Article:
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Re: Concrete Masonry Walls

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Yes, you would need movement joints.  Since the masonry is CMU, which is
concrete, it will shrink much like concrete does.

There are a variety of types of vertical movement joint for CMU.  There
are "special" blocks with square ends but with a vertical notch in the
middle of the depth.  That notch can receive a rubberized "gasket" that
is cross shaped with two opposite legs of the cross going into the notch
on either side of the movement joint.  Another type of vertical movement
joint that is commonly refered to as a Michigan joint (I believe it was
created here in is not just because we are arrogant,
although we are that too at times).  It is done with CMU block with
frogged ends (the "ears" that you commonly see at the ends of CMU that
basically look like another cell would be created if you put two blocks
next to each other).  The "cell" created with the frogged ends of the two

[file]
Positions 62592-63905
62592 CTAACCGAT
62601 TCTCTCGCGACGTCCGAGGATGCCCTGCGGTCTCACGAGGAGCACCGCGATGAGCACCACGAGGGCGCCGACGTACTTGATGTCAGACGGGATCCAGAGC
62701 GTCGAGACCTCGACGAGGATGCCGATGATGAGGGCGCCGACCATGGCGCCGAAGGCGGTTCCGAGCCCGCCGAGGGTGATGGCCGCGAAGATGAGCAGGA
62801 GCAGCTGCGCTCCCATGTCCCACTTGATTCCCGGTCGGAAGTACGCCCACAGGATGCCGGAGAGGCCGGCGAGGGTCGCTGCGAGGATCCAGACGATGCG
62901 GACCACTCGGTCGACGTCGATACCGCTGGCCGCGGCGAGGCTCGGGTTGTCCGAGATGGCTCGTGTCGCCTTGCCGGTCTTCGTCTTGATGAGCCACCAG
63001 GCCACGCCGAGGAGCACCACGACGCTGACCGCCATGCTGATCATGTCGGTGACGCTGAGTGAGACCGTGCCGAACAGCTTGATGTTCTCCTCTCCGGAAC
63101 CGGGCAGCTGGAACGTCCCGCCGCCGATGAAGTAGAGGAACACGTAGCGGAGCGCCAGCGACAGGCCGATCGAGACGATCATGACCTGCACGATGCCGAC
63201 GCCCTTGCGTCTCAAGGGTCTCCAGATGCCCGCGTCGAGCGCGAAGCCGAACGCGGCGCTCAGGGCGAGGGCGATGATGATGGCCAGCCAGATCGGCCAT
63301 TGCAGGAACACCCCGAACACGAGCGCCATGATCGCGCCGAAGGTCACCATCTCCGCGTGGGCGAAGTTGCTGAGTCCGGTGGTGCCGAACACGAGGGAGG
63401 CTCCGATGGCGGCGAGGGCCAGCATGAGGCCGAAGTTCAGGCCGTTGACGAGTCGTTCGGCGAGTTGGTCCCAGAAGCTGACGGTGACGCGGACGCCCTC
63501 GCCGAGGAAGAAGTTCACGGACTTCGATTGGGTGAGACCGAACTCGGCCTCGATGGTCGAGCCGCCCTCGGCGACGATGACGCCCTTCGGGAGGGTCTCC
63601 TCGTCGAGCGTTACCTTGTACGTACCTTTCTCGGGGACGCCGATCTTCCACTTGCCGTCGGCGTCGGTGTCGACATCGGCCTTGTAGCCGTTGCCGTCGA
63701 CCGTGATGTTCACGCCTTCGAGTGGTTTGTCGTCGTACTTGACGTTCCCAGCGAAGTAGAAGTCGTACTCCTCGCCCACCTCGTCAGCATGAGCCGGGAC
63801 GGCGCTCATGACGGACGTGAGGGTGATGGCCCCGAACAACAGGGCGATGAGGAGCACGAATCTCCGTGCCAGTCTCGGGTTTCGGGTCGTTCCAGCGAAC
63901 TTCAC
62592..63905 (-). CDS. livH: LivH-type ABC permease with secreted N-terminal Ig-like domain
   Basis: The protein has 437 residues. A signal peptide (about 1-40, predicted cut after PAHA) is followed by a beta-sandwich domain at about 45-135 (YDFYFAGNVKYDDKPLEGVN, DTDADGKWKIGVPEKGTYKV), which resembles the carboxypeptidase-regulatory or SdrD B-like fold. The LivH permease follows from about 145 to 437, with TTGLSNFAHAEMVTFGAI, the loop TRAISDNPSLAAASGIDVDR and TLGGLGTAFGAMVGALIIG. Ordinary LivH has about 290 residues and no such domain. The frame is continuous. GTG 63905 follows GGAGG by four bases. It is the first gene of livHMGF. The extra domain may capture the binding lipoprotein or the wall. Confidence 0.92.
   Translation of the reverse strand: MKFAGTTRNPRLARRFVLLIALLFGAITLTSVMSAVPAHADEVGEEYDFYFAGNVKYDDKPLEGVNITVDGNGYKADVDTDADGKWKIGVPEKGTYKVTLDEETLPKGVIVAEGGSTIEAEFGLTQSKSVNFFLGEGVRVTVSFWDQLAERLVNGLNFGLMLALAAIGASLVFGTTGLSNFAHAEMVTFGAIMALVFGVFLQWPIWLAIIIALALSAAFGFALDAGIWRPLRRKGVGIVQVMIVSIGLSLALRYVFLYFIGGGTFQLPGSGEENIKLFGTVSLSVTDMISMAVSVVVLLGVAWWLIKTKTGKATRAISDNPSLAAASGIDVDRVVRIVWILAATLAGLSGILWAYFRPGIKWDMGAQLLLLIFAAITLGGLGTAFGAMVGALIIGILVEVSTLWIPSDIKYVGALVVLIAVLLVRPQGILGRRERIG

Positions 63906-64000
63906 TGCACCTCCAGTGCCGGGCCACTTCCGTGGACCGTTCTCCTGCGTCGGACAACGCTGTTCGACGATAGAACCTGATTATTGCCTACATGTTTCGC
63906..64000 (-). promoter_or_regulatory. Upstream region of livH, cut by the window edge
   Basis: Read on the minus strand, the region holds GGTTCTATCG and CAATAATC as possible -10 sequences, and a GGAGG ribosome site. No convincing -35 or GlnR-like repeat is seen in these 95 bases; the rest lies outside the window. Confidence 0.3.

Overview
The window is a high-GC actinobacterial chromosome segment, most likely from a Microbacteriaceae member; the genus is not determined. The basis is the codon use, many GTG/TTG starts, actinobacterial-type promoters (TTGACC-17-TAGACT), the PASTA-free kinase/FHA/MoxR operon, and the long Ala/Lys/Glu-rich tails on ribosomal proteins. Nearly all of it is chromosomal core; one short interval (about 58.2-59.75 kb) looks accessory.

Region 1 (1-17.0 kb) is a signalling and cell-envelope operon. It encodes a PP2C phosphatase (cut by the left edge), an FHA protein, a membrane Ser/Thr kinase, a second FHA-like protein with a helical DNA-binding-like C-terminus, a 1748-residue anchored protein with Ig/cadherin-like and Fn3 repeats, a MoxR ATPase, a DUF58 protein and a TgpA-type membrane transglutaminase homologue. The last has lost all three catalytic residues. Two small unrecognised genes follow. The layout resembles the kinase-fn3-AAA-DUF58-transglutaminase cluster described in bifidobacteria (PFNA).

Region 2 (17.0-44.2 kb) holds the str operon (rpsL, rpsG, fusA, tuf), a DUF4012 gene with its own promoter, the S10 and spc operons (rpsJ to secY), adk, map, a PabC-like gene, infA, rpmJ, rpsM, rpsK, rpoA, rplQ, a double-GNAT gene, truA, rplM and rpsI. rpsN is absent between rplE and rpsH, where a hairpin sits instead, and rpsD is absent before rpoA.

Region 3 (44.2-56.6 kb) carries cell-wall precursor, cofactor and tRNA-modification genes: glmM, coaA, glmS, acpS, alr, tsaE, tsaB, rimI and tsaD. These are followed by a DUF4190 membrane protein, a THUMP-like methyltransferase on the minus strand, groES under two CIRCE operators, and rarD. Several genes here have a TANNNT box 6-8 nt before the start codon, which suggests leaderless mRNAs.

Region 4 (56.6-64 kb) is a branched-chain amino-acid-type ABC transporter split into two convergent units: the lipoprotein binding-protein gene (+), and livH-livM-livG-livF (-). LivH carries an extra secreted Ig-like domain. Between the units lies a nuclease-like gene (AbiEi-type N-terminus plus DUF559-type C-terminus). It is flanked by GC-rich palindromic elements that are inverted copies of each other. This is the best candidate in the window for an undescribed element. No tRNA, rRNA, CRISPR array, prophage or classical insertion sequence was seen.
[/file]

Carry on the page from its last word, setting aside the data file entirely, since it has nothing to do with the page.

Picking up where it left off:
block is filled with grout, but a layer of building paper is put up
against the CMU frogged end on one side.  This creates a bond break
between the grout and CMU, which allows for the lateral longitudinal
movement (i.e. horizontal shrinkage), but the grout plug still create a
shear plane across the joint.  There are some others as well.

If my wonderful verbal descriptions don't help, then let me know and I can
likely get you some pictures.


Adrian, MI

On Tue, 5 Jun 2007 gskwy(--nospam--at) wrote:

> Someone asked me a question I couldn't answer (since masonry isn't my expertise):
> Say I want to build a building where the exterior walls are masonry (i.e. concrete block walls, not a masonry facade.)  The walls are structural, not infill for a framed structure.
> If the front and back walls are 200 ft long, I would need control joints wouldn't I?  How do you detail control joints in structural masonry walls ?
> Gail Kelley
> ________________________________________________________________________
> AOL now offers free email to everyone.  Find out more about what's free from AOL at

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